A Florida Insured Driver May Sue Their Insurer for Negligent Misrepresentation Based on Alleged Misinformation

Understanding your automobile insurance policy should be one of the most important concerns when you get coverage. It is understandable to rely on your insurance agent’s representations, but nearly every insurance dispute arises from a misunderstanding of coverage. When you or someone you love has been involved in an automobile accident, it becomes even more important to have clear-cut answers about your insurance benefits.

This issue recently came before the Second District Court of Appeal of Florida. In Gallon v. GEICO General Insurance Co., an accident victim brought suit against the insurer in order to obtain additional uninsured motorist (UM) coverage. The plaintiff, who had been a passenger in his mother’s vehicle at the time of the accident, suffered from severe injuries.

When the plaintiff was denied the amount of insurance benefits he sought, he brought suit against the insurer. While several of the claims were dismissed by the trial court, the appeals court reversed dismissal on one claim of negligent misrepresentation. The claim of negligent misrepresentation was based upon communications that the policy-holder had with the insurer regarding UM benefits.

According to the plaintiff, his mother, the policy-holder, let her insurance coverage lapse for a period of time. When she reinstated coverage, the premium was higher than it had previously been. In calling to discuss the price difference, the plaintiff’s mother learned that the increase in price was due to the addition of stacked UM coverage. According to the plaintiff, an insurer representative explained that the stacked UM coverage would pay double the declared amount of coverage in the event of injury, since two vehicles were insured on the policy. As a result, the plaintiff asserted, his mother continued to pay the increased premium. However, after the accident occurred, the insurer denied the double benefits.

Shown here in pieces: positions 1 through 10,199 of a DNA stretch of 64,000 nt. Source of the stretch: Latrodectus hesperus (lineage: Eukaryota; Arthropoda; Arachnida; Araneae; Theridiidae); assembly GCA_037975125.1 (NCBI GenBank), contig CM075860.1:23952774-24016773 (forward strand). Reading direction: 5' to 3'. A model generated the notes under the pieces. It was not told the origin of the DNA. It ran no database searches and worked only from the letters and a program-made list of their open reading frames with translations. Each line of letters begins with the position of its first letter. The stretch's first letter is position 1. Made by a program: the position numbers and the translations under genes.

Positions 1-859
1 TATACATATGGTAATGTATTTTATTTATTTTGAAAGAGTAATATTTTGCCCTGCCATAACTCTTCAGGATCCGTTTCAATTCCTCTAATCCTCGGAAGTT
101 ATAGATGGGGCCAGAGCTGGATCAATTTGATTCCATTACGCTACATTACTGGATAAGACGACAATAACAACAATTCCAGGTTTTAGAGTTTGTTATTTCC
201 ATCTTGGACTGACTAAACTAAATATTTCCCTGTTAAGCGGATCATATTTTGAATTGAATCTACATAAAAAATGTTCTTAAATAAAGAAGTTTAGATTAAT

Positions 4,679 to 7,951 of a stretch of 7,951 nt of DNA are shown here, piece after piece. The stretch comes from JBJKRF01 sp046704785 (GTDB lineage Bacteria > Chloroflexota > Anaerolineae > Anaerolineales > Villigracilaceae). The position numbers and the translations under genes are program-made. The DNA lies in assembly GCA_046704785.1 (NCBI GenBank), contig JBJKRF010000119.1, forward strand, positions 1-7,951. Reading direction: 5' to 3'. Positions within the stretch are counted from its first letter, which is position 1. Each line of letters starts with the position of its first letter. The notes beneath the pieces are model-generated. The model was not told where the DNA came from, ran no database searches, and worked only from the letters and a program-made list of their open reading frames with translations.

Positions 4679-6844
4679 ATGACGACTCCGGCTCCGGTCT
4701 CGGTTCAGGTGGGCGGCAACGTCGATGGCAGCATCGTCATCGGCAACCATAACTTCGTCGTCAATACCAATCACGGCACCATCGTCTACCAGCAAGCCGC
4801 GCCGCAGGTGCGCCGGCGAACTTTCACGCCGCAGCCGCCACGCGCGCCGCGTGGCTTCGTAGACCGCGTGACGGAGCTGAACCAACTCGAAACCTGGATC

The appeals court noted that a claim of negligent misrepresentation must demonstrate that there was a misrepresentation of a material fact, and that the representative either knew or should have known that the statement was false, and intended to induce reliance. Finally, the court stated that there must be a proven injury that resulted from the reliance on the misrepresentation. Taking the plaintiff’s version of events into account, the claim for negligent misrepresentation had been sufficient. As such, the appeals court reversed the trial court’s dismissal of the claim.

An important issue that arose in this case was the reasonableness of the policy-holder in relying on the insurer’s representations. Since the statements made by the insurance representative conflicted with the language in the actual policy, the insurer argued that the claim for negligent misrepresentation ought to have been dismissed. Long-standing Florida law provides that this is not a bar to a claim against an insurer, however. Furthermore, the appeals court remarked that the issue of whether a policy-holder’s reliance is reasonable is a question of fact for a jury to determine.

The Southwest Florida injury attorneys at Lusk, Drasites & Tolisano are experienced in working with insurance companies after an automobile accident. In order to get the compensation you deserve, you need skilled and aggressive legal representation. If you’ve paid for insurance coverage, but your insurer refuses to provide the appropriate benefits, call one of our lawyers today. Contact us or call toll-free at (800) 238-7442.

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